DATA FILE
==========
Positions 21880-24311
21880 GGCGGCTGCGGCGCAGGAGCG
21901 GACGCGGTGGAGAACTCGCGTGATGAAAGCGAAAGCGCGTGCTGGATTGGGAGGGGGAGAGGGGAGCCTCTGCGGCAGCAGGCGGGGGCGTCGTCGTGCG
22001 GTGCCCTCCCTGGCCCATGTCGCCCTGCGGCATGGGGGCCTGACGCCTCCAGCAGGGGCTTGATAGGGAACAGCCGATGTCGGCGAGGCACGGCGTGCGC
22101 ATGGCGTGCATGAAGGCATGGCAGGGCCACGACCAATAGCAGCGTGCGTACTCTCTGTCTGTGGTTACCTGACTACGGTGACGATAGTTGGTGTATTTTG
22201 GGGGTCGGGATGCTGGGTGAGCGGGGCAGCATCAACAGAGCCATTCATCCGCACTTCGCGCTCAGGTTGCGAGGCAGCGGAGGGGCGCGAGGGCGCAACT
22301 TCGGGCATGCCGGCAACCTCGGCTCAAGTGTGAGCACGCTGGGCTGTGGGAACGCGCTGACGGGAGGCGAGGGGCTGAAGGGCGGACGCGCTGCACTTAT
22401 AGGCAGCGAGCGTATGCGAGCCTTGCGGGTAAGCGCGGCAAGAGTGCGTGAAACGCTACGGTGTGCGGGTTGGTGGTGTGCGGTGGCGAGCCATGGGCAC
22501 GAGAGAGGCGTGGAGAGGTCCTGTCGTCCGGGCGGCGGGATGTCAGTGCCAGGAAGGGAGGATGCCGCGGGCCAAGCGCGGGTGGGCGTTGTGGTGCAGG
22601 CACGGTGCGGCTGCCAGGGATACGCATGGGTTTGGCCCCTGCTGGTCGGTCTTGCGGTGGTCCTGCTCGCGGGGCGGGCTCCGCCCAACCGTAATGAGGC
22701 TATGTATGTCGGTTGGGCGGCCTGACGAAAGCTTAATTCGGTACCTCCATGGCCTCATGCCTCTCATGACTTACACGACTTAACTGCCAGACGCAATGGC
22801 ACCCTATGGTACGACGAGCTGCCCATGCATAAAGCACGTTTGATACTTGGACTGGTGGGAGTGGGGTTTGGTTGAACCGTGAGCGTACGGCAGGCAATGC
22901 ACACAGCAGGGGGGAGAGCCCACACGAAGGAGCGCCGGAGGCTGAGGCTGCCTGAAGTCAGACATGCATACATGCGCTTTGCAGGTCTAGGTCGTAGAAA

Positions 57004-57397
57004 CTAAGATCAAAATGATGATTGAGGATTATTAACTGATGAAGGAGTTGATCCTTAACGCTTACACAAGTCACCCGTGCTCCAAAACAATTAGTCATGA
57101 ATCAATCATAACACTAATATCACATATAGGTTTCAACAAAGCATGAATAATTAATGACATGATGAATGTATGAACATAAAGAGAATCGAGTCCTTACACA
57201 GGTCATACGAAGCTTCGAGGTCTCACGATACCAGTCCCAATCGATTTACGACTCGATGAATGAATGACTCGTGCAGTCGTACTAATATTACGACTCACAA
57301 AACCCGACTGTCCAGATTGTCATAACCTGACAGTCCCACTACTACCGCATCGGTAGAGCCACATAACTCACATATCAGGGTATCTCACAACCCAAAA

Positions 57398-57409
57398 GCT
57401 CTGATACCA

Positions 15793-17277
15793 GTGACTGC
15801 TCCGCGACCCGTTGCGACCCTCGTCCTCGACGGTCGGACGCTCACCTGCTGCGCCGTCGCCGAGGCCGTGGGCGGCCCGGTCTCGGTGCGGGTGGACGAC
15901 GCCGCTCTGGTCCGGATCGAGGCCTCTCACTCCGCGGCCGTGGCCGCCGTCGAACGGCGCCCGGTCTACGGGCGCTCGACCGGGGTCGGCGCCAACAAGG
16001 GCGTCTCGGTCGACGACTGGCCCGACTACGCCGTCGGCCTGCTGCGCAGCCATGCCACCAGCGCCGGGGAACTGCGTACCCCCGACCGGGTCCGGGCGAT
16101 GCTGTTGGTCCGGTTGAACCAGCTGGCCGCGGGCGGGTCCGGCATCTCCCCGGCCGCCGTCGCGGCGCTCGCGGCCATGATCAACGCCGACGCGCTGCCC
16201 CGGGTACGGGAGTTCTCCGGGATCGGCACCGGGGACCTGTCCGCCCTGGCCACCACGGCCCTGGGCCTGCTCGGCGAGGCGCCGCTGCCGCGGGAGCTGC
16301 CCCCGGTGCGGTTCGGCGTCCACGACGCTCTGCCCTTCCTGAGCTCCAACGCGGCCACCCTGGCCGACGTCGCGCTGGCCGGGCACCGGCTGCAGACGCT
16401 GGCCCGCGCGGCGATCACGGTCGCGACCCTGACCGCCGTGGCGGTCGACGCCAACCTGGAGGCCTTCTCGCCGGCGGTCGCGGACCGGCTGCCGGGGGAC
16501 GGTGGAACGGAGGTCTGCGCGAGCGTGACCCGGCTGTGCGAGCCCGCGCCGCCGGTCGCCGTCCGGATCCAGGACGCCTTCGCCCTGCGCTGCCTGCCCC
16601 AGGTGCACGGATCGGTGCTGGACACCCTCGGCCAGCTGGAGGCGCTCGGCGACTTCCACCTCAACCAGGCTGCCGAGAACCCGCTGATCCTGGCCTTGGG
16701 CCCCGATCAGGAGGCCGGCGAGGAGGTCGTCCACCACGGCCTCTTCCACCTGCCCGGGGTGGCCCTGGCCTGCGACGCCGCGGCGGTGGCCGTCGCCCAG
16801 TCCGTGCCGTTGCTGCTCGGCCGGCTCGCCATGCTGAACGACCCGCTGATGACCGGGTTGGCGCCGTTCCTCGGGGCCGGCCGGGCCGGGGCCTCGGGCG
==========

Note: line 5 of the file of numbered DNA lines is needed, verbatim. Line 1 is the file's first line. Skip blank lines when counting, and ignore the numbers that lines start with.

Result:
22101 ATGGCGTGCATGAAGGCATGGCAGGGCCACGACCAATAGCAGCGTGCGTACTCTCTGTCTGTGGTTACCTGACTACGGTGACGATAGTTGGTGTATTTTG